Marx and the Evangelical Right

Driving to the airport this morning, I listened to this podcast. Mr Carlton makes some interesting points, namely that the essential assumptions grounded in Marx that found the left/progressive movement also ground the religious right. And this is a key point in their failure to shape society as they would wish.

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4 comments

  1. Mark,

    I found his argument utterly unpersuasive. I don’t think anyone on the religious right is trying to think they are bringing the Kingdom of Heaven to earth, or that the state makes people “righteous.” I find it surprising that he thinks the only orthodox position to have with respect to politics is (what amounts to) Christian libertarianism. That is, he seemed to have a disregard for society in general and for the formative influence of the state on the mores of the people. In all, I didn’t find much to agree with in his presentation.

  2. Mark says:

    Matt,
    I’ll admit I listened to it at 5:15am driving to the airport, but I took a different message from it. That is, that the willingness to use political means to force a society into a mold acting like a virtue you hope to have spring willingly from people is incorrect.

    In other essays, I’ve claimed that government charity weakens personal charity, because it replaces and atrophies individual impulse to charity.

    Christian Libertarianism isn’t the only possibility. The idea of government’s purpose to foster, encourage and provide as place for the growth of virtue I think would be allowed. Just not the same methods of forcing a society to “look virtuous” thinking that will cause the look/feel to be internalized.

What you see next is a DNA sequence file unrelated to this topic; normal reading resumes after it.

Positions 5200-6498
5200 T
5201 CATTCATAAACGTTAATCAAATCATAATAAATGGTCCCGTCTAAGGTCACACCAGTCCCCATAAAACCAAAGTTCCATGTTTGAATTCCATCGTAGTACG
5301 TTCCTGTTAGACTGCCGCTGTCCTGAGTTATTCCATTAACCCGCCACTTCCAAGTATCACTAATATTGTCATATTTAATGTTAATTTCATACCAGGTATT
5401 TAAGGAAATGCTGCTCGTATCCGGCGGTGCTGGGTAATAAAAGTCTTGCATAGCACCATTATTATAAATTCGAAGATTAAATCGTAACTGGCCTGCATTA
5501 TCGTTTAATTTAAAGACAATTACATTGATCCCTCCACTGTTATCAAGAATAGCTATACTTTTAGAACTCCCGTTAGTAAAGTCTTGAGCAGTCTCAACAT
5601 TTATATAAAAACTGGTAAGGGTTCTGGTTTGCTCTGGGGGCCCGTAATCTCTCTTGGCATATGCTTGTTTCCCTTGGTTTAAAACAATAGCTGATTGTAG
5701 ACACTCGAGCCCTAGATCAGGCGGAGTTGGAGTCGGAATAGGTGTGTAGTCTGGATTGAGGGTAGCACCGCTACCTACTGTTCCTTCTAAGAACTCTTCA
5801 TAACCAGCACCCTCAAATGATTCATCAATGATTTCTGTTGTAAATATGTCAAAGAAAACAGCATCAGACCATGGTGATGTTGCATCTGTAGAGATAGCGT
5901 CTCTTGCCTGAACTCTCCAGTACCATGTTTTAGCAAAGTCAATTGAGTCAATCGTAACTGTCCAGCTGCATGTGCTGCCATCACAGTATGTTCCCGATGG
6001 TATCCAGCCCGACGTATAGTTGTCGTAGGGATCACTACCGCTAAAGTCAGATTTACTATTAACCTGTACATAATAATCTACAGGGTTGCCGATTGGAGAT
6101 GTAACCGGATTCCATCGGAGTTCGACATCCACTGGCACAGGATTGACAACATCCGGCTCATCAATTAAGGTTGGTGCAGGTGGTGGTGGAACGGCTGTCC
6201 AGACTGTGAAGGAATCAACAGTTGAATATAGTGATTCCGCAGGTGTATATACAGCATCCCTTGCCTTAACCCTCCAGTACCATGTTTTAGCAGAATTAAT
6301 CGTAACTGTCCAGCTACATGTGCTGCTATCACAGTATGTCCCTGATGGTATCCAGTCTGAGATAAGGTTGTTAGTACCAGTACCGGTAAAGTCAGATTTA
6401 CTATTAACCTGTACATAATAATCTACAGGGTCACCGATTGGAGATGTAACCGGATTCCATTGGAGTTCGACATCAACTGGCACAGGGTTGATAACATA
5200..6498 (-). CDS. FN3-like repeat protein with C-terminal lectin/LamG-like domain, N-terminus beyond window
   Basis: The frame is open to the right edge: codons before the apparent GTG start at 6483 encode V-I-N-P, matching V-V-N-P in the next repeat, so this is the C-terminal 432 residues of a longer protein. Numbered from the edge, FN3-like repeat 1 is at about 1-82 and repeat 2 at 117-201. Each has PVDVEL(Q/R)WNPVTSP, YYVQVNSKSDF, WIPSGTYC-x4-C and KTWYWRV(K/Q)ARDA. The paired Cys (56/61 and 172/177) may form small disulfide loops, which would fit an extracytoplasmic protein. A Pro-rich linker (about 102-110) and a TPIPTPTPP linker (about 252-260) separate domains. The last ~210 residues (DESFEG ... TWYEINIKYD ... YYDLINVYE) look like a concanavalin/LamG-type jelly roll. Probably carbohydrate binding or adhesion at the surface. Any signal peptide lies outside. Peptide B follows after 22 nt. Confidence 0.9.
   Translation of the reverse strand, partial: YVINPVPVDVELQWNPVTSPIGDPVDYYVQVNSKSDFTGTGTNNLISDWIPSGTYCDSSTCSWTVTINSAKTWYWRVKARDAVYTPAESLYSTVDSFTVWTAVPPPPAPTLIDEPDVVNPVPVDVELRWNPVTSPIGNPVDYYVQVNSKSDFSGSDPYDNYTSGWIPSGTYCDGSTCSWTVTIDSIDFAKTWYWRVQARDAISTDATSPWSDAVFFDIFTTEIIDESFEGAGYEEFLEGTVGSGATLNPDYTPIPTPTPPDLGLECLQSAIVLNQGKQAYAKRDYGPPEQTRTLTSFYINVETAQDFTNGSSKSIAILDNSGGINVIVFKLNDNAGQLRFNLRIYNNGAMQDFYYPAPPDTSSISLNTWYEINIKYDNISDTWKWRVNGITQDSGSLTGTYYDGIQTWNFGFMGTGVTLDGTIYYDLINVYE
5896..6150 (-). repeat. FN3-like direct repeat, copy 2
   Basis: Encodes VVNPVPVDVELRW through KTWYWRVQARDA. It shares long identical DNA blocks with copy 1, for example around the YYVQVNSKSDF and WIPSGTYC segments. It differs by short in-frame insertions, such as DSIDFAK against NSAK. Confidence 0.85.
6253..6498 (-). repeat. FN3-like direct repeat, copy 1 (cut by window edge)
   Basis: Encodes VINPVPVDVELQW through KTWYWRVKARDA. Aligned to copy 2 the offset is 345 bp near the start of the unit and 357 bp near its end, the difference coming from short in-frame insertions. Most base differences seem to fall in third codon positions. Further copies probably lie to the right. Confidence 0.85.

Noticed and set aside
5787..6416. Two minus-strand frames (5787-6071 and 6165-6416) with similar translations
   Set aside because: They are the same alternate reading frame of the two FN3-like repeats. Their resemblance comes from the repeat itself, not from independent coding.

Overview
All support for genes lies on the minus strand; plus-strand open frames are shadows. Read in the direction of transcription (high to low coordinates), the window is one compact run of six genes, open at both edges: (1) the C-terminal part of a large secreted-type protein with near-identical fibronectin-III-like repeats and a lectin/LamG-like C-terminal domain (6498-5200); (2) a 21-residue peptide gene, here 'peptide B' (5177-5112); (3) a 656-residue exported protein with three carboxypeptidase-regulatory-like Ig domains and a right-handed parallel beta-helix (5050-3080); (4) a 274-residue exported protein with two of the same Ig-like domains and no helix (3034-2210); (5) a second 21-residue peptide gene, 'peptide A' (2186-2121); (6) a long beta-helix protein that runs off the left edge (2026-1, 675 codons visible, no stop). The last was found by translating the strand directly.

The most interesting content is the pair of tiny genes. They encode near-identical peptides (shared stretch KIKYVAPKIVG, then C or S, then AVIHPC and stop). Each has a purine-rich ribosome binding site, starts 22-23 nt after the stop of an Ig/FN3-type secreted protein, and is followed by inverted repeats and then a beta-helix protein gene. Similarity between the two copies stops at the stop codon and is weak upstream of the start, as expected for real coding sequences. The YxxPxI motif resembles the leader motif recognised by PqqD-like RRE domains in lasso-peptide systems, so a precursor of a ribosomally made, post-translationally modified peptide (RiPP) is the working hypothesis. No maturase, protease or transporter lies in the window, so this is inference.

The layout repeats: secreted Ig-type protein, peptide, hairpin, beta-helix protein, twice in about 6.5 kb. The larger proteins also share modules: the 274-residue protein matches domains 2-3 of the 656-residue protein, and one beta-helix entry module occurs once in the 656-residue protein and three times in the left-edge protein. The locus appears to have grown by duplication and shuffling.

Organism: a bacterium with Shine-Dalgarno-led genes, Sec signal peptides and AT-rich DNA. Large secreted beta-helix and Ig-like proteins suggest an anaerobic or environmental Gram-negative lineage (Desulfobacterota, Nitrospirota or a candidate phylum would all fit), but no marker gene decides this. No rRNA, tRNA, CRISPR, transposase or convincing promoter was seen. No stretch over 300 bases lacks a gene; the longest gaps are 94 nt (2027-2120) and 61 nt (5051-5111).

3. jpe says:

    I’ve been saying the same thing for years. Righty Christian analyses of science and education are structurally identical to certain post-structuralist and marxist analyses. Both the christian right and marxists see these through institutional lenses: the rationalists control the levers, and produce secular humanist or ideologically whitewashed knowledge, respectively.

    The Christian attacks on evolution are startingly similar to Kuhn and Althusser.

  4. Mark,

    Except that where the law prospers, *more* virtuous behavior DOES result. I take it that this is one of the crucial points of research about the effects of abortion laws on the number of abortions–they decrease! And that’s not because they are done in back allies–rather, it’s because people who are “on the fence” choose not to get abortions where the law discourages them (the same is true of divorce laws). One need not impose a theocracy (which nearly no one on the right is in danger of doing) to argue for the rule of just laws in a society.

    In other words, I disagreed with Carlton’s easy identification of “virtue” with “sanctification.” There are imitations of virtue that when they exist in a society may make it easier for sanctification to occur.

    Finally, there’s no reason to blame this notion that we should use the state to promote and foster virtue through the rule of law on Marx. Plato got that party started a long time ago. : )